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Review: The Bay


Barry Levinson's eco-horror documents the bloodiest 4th July since Jaws...

the bay montage

Some of the best and most effective horror films are those which lie outside the realm of supernatural killers and unstoppable maniacs, and are instead frighteningly plausible and just a little too close to home. Barry Levinson’s The Bay is such a film.

Originally approached to make a documentary about the Chesapeake Bay and the fact that it is forty percent dead, Levinson did some research and discovered that the PBS network had already produced a presentation called Poisoned Waters (2009) for their Frontline show. Reasoning that he couldn’t do a better job with a similar documentary, Oscar winner Levinson (Best Director for 1988’s Rain Man) instead began thinking about other ways that he could bring the disturbing facts to the public’s attention and came up with the idea of doing an eco-horror movie.

Thus was born the idea of taking the found footage genre and doing something a bit different with it. Using the supposition that the events portrayed in The Bay are the end result of a wealth of previously Government confiscated footage relating to an incident in the small town of Claridge, Maryland being leaked and assembled by survivor Donna Thompson (actress Kether Donahue in her major feature debut), Levinson creates the most disturbing and tragic Independence Day tale since a certain shark menaced Martha’s Vineyard in 1975.

the bay kether donahueSplicing together several credible sources, including CCTV, footage from a rookie television reporter’s first assignment (brilliantly played by Donahue), amateur home video, iPhones and video diaries recorded by a pair of marine biologists who, as in Jaws (The Bay’s most obvious influence), repeatedly warn the Mayor that something is not right, Levinson creates a hypnotic film that gradually builds a sense of dread as the audience slowly realises exactly what is wrong and then watches helpless as events unfold with a terrible inevitability.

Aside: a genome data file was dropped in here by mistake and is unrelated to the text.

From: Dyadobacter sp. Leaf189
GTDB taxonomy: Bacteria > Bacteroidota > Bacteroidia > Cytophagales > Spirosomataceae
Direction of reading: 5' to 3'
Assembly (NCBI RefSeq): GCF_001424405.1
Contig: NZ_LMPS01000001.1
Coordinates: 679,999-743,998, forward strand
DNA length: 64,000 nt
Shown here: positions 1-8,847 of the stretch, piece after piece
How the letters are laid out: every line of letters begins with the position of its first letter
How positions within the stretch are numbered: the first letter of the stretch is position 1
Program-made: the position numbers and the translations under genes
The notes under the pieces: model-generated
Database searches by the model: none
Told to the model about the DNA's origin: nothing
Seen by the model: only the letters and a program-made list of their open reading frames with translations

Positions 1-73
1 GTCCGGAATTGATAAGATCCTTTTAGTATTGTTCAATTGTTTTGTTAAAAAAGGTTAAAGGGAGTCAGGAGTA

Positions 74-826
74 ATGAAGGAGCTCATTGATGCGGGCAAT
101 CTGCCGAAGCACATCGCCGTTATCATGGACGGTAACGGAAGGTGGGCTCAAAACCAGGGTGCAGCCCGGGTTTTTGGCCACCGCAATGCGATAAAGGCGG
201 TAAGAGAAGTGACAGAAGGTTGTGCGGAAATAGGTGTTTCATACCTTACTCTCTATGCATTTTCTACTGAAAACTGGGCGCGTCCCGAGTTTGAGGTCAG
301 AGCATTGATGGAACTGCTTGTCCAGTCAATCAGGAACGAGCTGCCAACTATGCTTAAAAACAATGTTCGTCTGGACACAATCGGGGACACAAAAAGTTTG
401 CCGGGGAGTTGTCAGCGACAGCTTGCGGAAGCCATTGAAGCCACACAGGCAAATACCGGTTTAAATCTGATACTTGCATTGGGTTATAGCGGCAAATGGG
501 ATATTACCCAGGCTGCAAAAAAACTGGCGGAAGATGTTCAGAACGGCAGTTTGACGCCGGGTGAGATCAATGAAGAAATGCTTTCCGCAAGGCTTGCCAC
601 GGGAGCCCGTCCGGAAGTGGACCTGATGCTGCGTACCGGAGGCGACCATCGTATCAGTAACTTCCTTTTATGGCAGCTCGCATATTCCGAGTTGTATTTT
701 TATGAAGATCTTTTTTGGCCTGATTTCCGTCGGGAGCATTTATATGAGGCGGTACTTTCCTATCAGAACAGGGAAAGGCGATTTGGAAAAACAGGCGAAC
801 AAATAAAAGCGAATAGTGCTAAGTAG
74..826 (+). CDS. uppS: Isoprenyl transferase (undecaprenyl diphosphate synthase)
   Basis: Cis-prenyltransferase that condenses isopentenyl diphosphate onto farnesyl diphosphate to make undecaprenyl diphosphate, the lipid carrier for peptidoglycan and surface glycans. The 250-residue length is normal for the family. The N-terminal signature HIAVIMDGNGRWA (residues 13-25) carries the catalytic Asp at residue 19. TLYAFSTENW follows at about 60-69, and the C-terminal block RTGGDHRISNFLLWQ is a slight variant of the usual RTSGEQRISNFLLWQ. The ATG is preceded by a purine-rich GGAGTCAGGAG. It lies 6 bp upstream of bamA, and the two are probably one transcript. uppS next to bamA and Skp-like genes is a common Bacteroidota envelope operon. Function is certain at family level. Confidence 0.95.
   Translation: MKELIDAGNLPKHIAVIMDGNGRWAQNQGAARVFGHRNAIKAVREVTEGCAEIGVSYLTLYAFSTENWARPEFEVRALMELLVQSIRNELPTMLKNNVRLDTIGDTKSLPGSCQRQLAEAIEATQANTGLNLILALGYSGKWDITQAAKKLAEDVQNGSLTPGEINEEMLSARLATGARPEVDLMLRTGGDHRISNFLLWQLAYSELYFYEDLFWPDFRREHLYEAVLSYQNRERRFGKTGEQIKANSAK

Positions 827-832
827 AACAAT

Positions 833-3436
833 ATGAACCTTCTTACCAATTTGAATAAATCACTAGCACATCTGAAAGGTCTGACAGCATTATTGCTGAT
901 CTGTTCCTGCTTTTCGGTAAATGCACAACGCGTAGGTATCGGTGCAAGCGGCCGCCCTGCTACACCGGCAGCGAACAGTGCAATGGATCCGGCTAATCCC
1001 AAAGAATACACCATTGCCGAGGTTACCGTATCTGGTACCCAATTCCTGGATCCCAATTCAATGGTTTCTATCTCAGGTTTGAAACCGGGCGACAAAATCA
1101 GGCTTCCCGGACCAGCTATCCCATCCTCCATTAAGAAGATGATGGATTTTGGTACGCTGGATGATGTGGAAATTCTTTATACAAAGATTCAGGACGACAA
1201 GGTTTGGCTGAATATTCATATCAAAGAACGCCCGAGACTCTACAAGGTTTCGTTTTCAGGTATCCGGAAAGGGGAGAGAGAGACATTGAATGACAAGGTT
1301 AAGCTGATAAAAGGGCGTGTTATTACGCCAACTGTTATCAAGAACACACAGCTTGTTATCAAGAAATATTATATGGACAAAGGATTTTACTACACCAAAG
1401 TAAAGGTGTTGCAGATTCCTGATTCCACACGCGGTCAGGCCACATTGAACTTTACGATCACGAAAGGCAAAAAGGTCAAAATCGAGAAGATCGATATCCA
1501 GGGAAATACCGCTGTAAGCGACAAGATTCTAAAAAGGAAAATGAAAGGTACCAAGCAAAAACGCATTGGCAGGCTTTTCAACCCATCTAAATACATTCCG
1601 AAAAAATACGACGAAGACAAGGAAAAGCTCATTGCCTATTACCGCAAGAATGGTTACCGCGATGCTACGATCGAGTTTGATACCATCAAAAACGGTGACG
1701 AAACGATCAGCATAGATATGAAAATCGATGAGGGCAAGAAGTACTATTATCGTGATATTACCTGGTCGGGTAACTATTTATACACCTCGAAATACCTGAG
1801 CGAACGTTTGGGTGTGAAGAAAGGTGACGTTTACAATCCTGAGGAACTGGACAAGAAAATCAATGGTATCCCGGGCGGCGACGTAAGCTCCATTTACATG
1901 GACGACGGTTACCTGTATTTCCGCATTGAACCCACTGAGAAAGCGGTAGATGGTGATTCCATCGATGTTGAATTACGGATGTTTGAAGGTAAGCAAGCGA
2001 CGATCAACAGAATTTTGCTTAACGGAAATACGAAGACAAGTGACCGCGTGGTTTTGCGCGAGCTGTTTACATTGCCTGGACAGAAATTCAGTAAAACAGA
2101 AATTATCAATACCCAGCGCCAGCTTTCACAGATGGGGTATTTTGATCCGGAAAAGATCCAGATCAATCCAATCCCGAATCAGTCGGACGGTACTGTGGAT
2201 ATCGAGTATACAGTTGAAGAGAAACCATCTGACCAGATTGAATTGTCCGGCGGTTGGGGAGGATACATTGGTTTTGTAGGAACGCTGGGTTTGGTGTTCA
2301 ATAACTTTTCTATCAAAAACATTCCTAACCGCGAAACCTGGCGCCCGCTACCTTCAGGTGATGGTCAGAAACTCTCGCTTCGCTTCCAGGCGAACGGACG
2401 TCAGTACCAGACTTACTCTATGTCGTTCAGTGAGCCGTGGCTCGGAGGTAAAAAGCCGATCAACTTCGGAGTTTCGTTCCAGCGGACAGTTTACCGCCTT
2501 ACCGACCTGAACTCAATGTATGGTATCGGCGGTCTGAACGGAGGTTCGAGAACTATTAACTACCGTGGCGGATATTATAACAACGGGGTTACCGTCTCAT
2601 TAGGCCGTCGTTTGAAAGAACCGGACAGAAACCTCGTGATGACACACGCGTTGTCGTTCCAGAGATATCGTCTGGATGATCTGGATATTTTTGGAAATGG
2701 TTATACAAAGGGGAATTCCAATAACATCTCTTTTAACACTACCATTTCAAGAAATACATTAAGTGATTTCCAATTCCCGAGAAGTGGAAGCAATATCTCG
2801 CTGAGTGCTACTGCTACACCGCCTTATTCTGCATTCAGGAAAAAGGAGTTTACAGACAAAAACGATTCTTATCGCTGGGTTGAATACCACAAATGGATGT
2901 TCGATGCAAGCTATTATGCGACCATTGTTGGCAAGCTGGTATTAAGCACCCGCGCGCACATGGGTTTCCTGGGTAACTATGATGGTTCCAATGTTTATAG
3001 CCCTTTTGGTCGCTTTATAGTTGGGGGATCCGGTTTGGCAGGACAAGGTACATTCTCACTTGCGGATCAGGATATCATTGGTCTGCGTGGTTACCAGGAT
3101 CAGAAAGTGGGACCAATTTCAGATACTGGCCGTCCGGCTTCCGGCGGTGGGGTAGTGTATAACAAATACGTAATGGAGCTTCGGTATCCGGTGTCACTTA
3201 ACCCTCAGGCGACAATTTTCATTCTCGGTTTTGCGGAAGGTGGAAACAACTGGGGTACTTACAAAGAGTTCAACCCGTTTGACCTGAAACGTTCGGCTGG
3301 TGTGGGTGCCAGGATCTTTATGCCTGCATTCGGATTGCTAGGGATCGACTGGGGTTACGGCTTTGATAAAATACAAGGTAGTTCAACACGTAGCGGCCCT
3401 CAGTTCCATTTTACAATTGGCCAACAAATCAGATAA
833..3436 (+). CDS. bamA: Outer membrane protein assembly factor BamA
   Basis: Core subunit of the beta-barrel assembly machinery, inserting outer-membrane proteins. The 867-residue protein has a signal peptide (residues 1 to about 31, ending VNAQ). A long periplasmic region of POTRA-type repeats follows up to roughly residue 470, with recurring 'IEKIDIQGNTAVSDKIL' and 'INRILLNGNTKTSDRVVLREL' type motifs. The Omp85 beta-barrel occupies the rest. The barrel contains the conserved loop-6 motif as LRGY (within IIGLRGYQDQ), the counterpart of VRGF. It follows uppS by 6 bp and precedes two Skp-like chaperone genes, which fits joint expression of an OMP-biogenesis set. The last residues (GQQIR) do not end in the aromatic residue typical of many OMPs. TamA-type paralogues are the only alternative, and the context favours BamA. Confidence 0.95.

...come the end credits of The Bay there’s a numb, shocking feeling of having watched a particularly harrowing documentary...

The story itself is a simple one, revolving around the fact that there is something in the water that suddenly causes the 4th July revellers to break out in blisters and boils. It quickly begins to eat them from the inside, including snacking down on their tongues, and before you can say parasite the local emergency room is full to the gunnels with bleeding, hysterical patients. Blending a series of individual stories together – a girl recording her symptoms on her iPhone, a young couple and their baby setting off for the celebrations on a hired boat, a couple of cops doing their rounds, the aforementioned rookie reporter, and the marine biologists footage that provides much of the movie’s exposition – Levinson breathes a degree of new life into the slightly stale found footage genre by making it feel like a documentary stitched together from the sources that have become commonplace in the early 21st Century.

The scariest thing about the film, though, is that as Levinson himself reveals, the premise which on the surface may appear to be a modern update of the old radioactive giant creature flicks from the 1950s is actually 85% based on fact. The mutated isopods that wreak havoc on the community (not really spoiler material given they appear in the trailer and are discussed early in the movie) are very much based on reality, and there is even a scene where one of the marine biologists pulls a many legged parasite out of a dead fish that looks like very convincing CGI but is in actual fact a real isopod.

the bay kristen connollyThough as a fan of outbreak movies I really enjoyed The Bay, it has to be noted that even though we are introduced to a dozen or more characters there aren’t any that we really invest emotionally in, and so rather than pull at any heartstrings in a traditional dramatic manner, come the end credits of The Bay there’s more of a numb, shocking feeling of having watched a particularly harrowing documentary. (In fact I recall watching a real life presentation, assembled from similar sources to those used by Levinson, about the 2004 Indonesian tsunami, the basis of The Impossible (2012) and feeling the same sense of numbness in the aftermath, which I suppose means that The Bay has done its job in terms of promoting eco awareness.)

That said, there is much to love about The Bay. It’s fast paced, frightening, has enough genuine scares and jumps, not to mention gore, to satisfy those seeking the horror side of the equation, but also manages to tell a serious, ecologically aware tale with a subtle but effective message.

Extras on the DVD are a little thin on the ground, with just an entertaining eight minute featurette that given the possibilities for discussing the film’s factual roots is way too brief, and a trailer that manages to make The Bay look like a zombie flick.

The Bay is released on DVD and Blu-ray on 18th March 2013.

4 stars


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